Anything you can do to make the home-buying process easier on yourself is worth doing.
Before buying a house, you must determine how much you can afford.
We'll break it down into easy-to-digest steps you can refer to at any point in the home-buying process.
Anything you can do to make the home-buying process easier on yourself is worth doing. That includes understanding from A to Z and knowing the general steps or path you'll follow. And fortunately, Lendstart has your back in all of this. We'll break it down into easy-to-digest steps you can refer to at any point in the home-buying process.
Your credit score is a factor in determining your ability to secure a mortgage.
Home Buying Checklist
Before jumping into the exciting homeownership world, let’s take a moment to cover three basics: budgets, credit scores, and down payments.
Before buying a house, you must determine how much you can afford. This involves investigating your income, expenses, and savings to view your finances fully. Remember to factor in additional costs such as property taxes, insurance, and maintenance.
Your credit score is a factor in determining your ability to secure a mortgage and the interest rate you'll receive. Check your credit score and address any issues before applying for a loan.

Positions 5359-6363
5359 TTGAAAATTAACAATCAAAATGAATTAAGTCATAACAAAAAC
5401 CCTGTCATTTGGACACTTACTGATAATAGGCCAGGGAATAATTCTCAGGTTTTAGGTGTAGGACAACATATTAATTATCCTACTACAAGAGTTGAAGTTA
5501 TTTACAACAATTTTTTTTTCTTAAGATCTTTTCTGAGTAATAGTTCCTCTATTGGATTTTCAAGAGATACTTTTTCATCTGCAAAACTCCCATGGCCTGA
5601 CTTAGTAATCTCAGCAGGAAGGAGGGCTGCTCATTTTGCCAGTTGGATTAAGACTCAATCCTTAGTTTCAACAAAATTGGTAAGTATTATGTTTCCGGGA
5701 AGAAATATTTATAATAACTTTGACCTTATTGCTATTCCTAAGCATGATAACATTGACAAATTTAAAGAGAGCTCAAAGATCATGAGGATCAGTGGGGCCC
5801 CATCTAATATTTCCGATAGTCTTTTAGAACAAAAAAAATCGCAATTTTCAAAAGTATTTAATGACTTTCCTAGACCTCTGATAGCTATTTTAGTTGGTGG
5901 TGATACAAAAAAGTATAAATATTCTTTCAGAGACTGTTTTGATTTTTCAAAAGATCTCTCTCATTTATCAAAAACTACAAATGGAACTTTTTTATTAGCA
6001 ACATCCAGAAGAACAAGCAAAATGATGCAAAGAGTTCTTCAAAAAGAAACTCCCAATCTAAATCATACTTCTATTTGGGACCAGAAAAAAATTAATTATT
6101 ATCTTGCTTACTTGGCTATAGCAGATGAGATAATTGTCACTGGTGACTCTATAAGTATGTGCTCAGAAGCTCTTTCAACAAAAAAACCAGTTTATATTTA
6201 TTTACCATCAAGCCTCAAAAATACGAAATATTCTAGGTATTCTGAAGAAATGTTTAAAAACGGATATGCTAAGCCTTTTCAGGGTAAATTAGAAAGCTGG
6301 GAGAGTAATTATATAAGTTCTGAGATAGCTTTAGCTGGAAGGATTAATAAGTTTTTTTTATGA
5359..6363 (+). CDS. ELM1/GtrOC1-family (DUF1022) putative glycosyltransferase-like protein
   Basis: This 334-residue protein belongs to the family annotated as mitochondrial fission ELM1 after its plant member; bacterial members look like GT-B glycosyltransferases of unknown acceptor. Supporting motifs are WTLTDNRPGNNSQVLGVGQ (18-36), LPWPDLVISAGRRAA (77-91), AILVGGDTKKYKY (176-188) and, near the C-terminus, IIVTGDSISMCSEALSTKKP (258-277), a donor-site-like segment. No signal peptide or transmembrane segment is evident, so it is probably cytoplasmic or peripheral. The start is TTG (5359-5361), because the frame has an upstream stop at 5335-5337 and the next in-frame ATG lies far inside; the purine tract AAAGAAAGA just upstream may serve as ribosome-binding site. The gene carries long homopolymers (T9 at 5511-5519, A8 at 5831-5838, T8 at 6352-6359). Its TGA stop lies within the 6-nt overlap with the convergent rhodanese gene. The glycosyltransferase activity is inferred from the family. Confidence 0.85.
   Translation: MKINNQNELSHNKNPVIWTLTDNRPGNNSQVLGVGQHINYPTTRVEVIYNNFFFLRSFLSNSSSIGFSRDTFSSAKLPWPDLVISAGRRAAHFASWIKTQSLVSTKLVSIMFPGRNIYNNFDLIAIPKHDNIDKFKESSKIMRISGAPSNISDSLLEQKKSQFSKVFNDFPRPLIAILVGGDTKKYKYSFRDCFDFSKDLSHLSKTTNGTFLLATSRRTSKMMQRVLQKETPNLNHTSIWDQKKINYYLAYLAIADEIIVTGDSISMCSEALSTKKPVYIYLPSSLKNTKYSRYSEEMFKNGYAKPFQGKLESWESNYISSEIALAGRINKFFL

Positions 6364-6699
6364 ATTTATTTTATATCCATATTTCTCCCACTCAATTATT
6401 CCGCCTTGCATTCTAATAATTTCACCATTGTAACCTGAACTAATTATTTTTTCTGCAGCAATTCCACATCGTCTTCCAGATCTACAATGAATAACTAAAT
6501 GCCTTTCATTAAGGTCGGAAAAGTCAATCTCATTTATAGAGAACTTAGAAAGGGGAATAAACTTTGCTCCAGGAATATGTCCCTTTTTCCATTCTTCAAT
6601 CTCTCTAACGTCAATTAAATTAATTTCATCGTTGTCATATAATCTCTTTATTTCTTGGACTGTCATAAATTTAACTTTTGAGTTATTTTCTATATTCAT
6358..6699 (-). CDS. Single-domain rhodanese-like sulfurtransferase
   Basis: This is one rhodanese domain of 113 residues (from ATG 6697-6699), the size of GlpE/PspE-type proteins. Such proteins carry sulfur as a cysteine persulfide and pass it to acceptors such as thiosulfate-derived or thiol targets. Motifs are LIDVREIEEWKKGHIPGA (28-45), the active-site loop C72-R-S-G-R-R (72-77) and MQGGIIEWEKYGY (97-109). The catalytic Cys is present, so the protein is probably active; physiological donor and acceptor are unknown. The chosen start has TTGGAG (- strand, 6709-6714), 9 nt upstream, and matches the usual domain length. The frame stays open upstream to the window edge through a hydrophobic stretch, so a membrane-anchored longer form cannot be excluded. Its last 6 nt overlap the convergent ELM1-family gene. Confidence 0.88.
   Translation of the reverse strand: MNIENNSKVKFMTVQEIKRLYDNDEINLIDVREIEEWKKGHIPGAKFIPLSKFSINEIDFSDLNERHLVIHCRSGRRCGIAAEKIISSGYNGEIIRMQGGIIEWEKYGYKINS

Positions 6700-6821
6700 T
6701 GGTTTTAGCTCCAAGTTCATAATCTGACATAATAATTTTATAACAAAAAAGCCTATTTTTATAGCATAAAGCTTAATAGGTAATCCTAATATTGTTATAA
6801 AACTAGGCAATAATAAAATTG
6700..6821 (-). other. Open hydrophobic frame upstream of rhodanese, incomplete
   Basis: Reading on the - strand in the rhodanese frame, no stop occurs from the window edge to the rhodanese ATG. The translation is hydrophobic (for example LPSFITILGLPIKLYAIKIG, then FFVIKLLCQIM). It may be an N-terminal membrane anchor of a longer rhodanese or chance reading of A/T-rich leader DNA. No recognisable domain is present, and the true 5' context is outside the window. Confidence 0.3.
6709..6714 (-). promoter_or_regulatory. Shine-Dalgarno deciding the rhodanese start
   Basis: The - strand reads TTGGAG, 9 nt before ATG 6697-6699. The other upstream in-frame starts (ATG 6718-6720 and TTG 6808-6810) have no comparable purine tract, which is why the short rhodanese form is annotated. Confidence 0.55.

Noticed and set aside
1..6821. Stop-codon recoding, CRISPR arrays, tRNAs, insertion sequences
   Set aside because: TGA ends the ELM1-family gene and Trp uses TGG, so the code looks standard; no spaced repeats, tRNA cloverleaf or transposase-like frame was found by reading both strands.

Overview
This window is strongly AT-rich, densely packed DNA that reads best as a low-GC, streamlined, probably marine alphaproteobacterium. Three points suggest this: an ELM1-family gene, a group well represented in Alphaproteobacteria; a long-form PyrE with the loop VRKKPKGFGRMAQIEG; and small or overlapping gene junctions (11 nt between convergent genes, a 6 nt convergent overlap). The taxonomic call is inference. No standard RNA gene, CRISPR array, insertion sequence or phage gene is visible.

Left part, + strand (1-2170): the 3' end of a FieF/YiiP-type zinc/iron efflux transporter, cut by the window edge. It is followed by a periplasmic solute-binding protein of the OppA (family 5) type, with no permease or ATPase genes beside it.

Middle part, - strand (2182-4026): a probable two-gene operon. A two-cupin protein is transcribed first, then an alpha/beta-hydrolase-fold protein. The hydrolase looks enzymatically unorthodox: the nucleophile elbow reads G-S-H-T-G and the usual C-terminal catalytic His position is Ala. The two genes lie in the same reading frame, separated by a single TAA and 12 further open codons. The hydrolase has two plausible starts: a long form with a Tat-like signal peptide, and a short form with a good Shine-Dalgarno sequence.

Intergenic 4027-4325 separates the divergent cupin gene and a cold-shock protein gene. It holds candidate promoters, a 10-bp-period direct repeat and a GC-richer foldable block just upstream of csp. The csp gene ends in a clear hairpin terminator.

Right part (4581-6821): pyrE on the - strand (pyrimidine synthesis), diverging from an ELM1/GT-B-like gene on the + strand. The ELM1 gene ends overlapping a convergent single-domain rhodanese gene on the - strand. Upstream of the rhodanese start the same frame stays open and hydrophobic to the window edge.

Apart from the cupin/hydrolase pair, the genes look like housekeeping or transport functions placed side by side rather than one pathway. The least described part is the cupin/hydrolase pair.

We discuss the power of a good credit score in this article.
Saving for a down payment often feels daunting, but it's an inevitable part of buying a house for most. The general rule is to aim for at least 20% of the home's purchase price. However, there are also options for lower down payments, such as FHA loans.
Head here next to read more about the standard for first-time homebuyers and down payments.
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Step 1: Financial Considerations
Now, let's talk about the dollars and cents component of home buying.
Before making any decisions, thoroughly examine your financial situation. Consider the house's purchase price and ongoing expenses like property taxes, insurance, and maintenance costs.
Assess how much you can comfortably afford to allocate towards your dream home, ensuring your budget accommodates all these aspects. Carefully examine these factors to equip yourself better to make an informed decision.
You'll also need to prepare to keep up with monthly mortgage payments, utilities, unexpected expenses, and home furnishing!
Step 2: Understanding Mortgages
Most of us can't buy a house with cash, so a mortgage is a ticket to homeownership for most American homebuyers.
Let's look closer at this process and explore some of the intricacies involved.
What is a Mortgage?